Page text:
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UPDATED: Plastic bags, no, reusable bags, yes — and they are designer bags!

By Dave Jones on January 19, 2011 in University News

A tornado has touched down in the Design Museum.

It is a tornado made from more than 1,000 plastic bags, the number that an average California couple uses in a year — with the tornado symbolizing how bags like these “are causing serious environmental problems” all over the world, said Ann Savageau, associate professor of design.

The tornado is part of her installation titled BAG (Bags Across the Globe): Designing to Reduce Waste — showcasing reusable bags made from textile waste.

The exhibition opened Jan. 18 and is scheduled to run through March 11. A lecture by Savageau and an opening reception are scheduled for Sunday, Jan. 23. See details below.

Savageau announced that Assemblywoman Julia Brownley, who tried but failed last year to pass legislation that would ban single-use plastic and paper bags, will be on hand for the opening. The Santa Monica Democrat's bag-ban legislation secured the Assembly’s approval last June, only to be voted down by the Senate in August.

The BAG installation includes photos that show how plastic bags are killing animals, including turtles, camels, cows, goat, sheep, gazelles and oryx. “The most tangible display of how plastic bags are deadly to animals is a 30-kilo ‘rock’ of calcified plastic bags taken from the stomach of a dead camel in Dubai,” Savageau said.

She has been working on the BAG project since 2008, and, as the BAG name suggests, the project is worldwide — having reached 63 countries.

Read Savageau's entry on the newly launched blog on UC Davis Sustainable 2nd Century website.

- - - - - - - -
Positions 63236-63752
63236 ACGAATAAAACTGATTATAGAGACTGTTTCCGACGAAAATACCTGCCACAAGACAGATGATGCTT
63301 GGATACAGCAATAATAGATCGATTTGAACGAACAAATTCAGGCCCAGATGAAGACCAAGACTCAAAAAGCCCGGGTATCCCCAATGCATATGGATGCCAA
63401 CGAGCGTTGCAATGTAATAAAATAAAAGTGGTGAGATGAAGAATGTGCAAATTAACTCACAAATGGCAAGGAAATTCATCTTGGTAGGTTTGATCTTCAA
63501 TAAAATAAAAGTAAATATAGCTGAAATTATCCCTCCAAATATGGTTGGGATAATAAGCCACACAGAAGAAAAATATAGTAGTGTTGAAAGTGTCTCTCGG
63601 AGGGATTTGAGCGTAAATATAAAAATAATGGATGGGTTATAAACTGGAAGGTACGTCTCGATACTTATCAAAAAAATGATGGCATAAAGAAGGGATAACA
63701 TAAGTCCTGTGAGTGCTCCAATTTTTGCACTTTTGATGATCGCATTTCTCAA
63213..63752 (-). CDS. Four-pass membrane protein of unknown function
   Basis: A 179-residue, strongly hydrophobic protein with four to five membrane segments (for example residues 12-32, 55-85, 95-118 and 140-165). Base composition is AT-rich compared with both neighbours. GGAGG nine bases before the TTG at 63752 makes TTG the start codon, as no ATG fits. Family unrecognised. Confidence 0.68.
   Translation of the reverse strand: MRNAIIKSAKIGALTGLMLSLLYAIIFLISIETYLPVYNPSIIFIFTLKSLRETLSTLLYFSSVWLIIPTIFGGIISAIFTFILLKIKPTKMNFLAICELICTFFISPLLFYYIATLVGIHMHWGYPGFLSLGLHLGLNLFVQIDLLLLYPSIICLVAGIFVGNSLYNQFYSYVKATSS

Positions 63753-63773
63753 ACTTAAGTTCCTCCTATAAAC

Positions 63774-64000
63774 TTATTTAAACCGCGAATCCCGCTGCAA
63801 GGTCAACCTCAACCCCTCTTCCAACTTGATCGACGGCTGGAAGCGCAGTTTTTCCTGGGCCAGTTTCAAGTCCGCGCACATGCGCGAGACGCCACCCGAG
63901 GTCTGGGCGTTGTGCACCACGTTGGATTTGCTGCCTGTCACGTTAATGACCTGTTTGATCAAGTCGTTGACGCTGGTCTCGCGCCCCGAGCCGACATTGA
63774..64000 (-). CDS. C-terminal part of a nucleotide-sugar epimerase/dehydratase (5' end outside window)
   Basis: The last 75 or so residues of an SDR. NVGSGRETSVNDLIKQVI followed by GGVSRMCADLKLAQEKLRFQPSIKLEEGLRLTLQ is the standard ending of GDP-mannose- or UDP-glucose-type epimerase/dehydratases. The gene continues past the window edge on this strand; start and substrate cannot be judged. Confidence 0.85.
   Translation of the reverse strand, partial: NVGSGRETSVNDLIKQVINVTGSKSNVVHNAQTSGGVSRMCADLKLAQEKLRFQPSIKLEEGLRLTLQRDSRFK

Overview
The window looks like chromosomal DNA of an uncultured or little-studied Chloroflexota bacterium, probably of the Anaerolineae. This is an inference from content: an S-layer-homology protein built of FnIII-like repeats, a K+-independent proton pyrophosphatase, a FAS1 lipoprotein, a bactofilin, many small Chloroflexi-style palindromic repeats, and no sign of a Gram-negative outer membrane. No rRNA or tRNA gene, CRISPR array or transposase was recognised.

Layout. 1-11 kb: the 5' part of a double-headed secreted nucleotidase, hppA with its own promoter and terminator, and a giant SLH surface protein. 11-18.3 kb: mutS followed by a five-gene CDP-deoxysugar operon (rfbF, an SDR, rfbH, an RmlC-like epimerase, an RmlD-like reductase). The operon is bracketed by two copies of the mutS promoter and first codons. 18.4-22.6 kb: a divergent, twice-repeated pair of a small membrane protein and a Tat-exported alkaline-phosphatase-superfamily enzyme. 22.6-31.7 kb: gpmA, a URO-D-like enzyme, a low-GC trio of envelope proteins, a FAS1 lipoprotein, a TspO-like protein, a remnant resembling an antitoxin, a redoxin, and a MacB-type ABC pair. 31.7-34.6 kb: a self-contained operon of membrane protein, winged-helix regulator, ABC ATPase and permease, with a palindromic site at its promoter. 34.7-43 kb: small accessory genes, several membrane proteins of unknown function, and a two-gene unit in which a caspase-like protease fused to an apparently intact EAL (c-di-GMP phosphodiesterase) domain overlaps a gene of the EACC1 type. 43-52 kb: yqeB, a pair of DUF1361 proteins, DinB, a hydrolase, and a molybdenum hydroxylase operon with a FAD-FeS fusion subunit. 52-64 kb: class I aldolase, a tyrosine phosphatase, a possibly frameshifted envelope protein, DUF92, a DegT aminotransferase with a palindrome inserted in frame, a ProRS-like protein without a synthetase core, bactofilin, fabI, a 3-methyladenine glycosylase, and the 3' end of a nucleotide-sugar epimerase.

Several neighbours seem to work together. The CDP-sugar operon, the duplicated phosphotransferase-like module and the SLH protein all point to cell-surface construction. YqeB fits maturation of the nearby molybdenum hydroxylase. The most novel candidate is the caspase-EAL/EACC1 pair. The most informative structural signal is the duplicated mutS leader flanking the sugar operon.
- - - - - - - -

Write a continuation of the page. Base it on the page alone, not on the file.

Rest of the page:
BAG is a global collaborative piece, or what contemporary artist-activists call an intervention, in which the artist-designer carries out an action in the public sphere.

A news release from the Design Museum states: “The goal of BAG is to collaborate with friends and strangers in countries across the globe, in order to bring attention to the environmental damage caused by single-use plastic shopping bags and textile waste, and to promote the use of reusable cloth bags.”

Savageau collects photos of BAG participants — and their bags — from around the world, and the photos will be displayed at the Design Museum, as a PowerPoint presentation that will run continuously.

She said the installation features a wall of bags that people used before the advent of plastic bags, and examples of the bags that she would like to see people using today.

Some of the examples come from abroad, some are the work of design students. The UC Davis designs include bags made from UC Davis waste: fabric swatches and other leftovers from campus design projects, old vinyl banners, etc.

“Finally, there is a world map showing all the countries that participated,” Savageau said. “Next to the world map is a pledge wall where visitors can hang a written pledge to use reusable bags. Everyone who pledges will be eligible to win one of our handmade bags.”

The Runway Designers Club has adopted the bag project, and club members are making and selling bags to pay for their runway show. The bags will be for sale at the reception.

The Design Museum is in 145 Walker Hall. Hours are noon to 4 p.m. Monday through Friday and 2 to 4 p.m. Sunday. Admission is free.

Savageau’s lecture is scheduled from 1:30 to 2:30 p.m. Sunday, Jan. 23, in the Technocultural Studies Building (formerly called the Art Annex), behind the Art Building; with the installation’s opening reception to follow from 2:30 to 3:30 p.m. in the museum. The lecture and reception are free and open to the public.




Media contact(s)

Dave Jones, Dateline, 530-752-6556,